I My Country; A Work In Progress is a collaborative piece between the current Artistic Director of the National Theatre, Rufus Norris and Poet Laureate, Carol Ann Duffy. During 80 minutes or so, real testimonials from residents across Great Britain are interwoven with speeches from party leaders prior to the referendum on the UK on leaving the European Union.
Opinions of locals have been gathered from six broad regions of the UK and shared by six representatives in a meeting held by Britannia. Her counterparts are Cymru, Caledonia, Northern Ireland, North East, South West and East Midlands whilst Britannia, represents Westminster and she recounts speeches from various politicians. The general consensus in the build-up to the referendum is presented by the representatives who recount verbatim testimonials, whilst holding up photographs of those interviewed. Nonetheless, a lack of representation of London or South East region is a curious concern.
The first half seems a little lack lustre, as despite the testimonials being read well, the play feels disengaged and a little monotonous, the symbolism does translate with Britannia’s constant reminders to listen to what is being said across the regions by the locals. The increasing disparity between Westminster and the lesser affluent regions of the UK such as the Midlands or North East for example, are evident through the testimonials. There’s an interesting moment, when Seema Bowri (East Midlands) speaks about a man who said many immigrants believed the UK was the land of ‘milk and honey’ but whilst you can buy both items for a pound, the land itself is neither. Later when the conversation turns to immigration, it becomes more engaging but the play falls short of culminating into something meaningful.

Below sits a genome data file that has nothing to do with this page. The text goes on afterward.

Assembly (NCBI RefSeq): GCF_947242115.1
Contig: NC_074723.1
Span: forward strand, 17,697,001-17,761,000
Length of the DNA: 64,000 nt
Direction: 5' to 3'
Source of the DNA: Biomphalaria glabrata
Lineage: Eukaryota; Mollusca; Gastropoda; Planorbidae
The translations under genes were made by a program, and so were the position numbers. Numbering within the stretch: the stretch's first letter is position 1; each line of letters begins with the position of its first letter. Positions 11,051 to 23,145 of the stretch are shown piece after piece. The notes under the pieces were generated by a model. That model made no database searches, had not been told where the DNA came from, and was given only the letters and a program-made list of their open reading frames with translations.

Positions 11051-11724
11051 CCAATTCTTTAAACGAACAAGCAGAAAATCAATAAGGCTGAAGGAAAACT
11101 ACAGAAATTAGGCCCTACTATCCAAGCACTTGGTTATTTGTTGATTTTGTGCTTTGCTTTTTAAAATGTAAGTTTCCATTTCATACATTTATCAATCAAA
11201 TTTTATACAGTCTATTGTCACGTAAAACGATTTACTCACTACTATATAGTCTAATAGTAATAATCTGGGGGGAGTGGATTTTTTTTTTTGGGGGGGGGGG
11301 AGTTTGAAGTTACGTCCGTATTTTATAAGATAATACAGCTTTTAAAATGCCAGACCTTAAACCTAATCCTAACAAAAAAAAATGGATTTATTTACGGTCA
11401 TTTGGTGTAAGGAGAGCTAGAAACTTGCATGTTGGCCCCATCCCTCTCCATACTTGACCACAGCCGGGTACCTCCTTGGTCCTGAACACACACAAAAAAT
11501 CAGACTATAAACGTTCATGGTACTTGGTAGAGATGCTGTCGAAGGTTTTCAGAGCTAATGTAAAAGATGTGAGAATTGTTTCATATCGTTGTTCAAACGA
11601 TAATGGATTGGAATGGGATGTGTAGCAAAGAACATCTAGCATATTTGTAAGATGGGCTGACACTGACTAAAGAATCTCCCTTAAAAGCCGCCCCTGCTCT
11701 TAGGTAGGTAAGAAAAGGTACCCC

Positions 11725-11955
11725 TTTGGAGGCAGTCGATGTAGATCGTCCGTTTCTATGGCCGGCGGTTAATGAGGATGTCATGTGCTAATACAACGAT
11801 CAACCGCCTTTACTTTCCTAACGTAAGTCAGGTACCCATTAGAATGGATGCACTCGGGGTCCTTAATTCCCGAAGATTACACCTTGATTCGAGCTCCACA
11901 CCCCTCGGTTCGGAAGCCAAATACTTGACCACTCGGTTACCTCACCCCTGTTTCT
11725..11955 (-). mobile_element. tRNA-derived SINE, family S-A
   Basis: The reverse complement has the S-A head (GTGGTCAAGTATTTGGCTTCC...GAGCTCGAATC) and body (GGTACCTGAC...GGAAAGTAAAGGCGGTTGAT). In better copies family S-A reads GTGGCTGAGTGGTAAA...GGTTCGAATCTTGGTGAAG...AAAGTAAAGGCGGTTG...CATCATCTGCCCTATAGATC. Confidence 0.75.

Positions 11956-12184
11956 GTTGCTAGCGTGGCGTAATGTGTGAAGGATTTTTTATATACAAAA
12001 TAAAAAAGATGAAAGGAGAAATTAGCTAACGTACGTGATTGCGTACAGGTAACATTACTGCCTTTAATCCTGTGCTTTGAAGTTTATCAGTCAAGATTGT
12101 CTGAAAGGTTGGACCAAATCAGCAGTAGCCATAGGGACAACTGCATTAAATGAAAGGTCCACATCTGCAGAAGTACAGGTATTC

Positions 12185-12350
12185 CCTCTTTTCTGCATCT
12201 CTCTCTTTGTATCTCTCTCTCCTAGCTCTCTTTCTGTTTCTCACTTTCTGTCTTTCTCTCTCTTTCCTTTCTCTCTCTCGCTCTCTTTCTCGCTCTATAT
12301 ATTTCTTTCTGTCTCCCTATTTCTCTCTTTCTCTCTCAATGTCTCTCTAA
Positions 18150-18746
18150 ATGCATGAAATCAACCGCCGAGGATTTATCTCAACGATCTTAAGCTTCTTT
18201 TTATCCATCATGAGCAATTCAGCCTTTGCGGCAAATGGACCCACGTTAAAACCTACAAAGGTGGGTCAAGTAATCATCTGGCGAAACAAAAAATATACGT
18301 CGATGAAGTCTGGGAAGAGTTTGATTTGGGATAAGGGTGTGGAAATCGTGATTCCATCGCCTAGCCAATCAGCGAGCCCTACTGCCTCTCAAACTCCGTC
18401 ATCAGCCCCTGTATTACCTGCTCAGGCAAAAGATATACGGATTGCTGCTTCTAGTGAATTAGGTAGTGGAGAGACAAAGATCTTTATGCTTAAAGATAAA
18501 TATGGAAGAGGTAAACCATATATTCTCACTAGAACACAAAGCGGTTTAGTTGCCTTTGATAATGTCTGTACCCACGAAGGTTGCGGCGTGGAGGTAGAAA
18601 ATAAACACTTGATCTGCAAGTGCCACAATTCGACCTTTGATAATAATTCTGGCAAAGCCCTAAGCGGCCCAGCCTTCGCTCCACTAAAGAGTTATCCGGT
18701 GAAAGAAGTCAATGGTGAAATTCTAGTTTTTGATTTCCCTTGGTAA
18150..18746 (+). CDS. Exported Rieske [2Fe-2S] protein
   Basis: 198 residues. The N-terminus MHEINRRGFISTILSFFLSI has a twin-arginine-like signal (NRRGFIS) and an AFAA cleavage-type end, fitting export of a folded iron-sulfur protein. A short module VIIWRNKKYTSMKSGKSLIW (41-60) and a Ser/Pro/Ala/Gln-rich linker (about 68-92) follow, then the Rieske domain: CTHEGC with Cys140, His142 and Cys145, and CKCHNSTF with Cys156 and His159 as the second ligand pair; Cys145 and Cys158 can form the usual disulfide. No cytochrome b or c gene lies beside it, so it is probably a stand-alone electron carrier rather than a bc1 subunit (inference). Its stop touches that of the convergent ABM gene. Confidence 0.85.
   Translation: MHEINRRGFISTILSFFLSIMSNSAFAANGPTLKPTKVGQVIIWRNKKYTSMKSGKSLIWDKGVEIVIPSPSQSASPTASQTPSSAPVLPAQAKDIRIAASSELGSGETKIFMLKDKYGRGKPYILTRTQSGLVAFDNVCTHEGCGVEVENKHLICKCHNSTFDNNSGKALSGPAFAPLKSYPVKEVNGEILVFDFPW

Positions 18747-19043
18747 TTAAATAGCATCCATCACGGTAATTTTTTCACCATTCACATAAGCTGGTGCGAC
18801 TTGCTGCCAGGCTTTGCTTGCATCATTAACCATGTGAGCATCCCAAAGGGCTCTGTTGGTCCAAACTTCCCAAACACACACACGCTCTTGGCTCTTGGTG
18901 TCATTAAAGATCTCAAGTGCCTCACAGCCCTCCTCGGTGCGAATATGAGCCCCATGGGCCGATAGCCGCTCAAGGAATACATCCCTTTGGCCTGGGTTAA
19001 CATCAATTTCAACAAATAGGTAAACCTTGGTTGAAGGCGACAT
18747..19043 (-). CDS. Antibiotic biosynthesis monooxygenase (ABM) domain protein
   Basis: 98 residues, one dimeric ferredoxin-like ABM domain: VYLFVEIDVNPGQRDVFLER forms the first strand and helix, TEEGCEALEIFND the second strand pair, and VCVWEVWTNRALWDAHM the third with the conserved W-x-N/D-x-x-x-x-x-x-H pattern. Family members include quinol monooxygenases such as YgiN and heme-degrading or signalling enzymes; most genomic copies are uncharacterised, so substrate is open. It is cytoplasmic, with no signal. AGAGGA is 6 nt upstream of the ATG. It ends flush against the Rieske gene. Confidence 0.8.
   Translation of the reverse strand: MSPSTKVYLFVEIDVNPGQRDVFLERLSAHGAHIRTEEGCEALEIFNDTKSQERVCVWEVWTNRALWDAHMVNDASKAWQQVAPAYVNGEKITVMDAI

The play often relys on stereotypical humour, which receives regular laughs but for the most part seems in poor taste. The actors on the other hand are excellent; each play their part with gusto and aplomb. The script however seems too focused on ensuring they act out their regional stereotypes, which leads to a trite scene where the representatives sit to break bread, then break out in song. Furthermore, Penny Layden’s (Britannia) imitations of pro-Leave politicians such as Nigel Farage and Boris Johnson again feel a little commonplace, perhaps humour cannot always be successfully interspersed with a topic as serious as leaving the EU.
Whilst the focus is on people and their viewpoints, key components are missing form the story. The lack of representation from the capital for example, by only focusing on Westminster and its sentiments (though they were pro-Remain at the time), the play side-lines what Londoners feel, perhaps due to London being such a multicultural city, who did vote to remain in the EU. The testimonials therefore feel a little biased, in favour of what leave voters opined.
My Country is a decent effort from Norris and Duffy, yet it leaves a lot to be desired. It feels unhinged, a little misrepresentative of the whole nation and unfortunately does not do justice to the pivotal referendum. 3/5
Review written by Prerna Prasad.
My Country; A Work in Progress is currently showing at the National Theatre until Wednesday 22nd March. For the review, visit here…